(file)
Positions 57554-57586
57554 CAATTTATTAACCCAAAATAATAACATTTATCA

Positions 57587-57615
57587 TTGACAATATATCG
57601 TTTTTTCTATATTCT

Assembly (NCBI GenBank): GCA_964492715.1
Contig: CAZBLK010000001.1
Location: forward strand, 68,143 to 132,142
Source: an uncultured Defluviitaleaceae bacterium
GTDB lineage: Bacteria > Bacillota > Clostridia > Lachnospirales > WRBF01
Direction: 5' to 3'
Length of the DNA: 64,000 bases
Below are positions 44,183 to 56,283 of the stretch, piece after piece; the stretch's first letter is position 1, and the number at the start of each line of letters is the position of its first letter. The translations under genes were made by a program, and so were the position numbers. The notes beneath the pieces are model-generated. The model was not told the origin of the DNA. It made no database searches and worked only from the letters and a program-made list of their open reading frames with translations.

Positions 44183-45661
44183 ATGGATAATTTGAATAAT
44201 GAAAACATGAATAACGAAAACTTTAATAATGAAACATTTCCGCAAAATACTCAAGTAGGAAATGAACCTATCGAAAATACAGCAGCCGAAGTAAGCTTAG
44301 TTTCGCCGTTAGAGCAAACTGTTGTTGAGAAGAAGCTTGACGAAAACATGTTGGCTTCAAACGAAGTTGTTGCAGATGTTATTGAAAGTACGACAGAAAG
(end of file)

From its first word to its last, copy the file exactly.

Positions 57554-57586
57554 CAATTTATTAACCCAAAATAATAACATTTATCA

Positions 57587-57615
57587 TTGACAATATATCG
57601 TTTTTTCTATATTCT

Assembly (NCBI GenBank): GCA_964492715.1
Contig: CAZBLK010000001.1
Location: forward strand, 68,143 to 132,142
Source: an uncultured Defluviitaleaceae bacterium
GTDB lineage: Bacteria > Bacillota > Clostridia > Lachnospirales > WRBF01
Direction: 5' to 3'
Length of the DNA: 64,000 bases
Below are positions 44,183 to 56,283 of the stretch, piece after piece; the stretch's first letter is position 1, and the number at the start of each line of letters is the position of its first letter. The translations under genes were made by a program, and so were the position numbers. The notes beneath the pieces are model-generated. The model was not told the origin of the DNA. It made no database searches and worked only from the letters and a program-made list of their open reading frames with translations.

Positions 44183-45661
44183 ATGGATAATTTGAATAAT
44201 GAAAACATGAATAACGAAAACTTTAATAATGAAACATTTCCGCAAAATACTCAAGTAGGAAATGAACCTATCGAAAATACAGCAGCCGAAGTAAGCTTAG
44301 TTTCGCCGTTAGAGCAAACTGTTGTTGAGAAGAAGCTTGACGAAAACATGTTGGCTTCAAACGAAGTTGTTGCAGATGTTATTGAAAGTACGACAGAAAG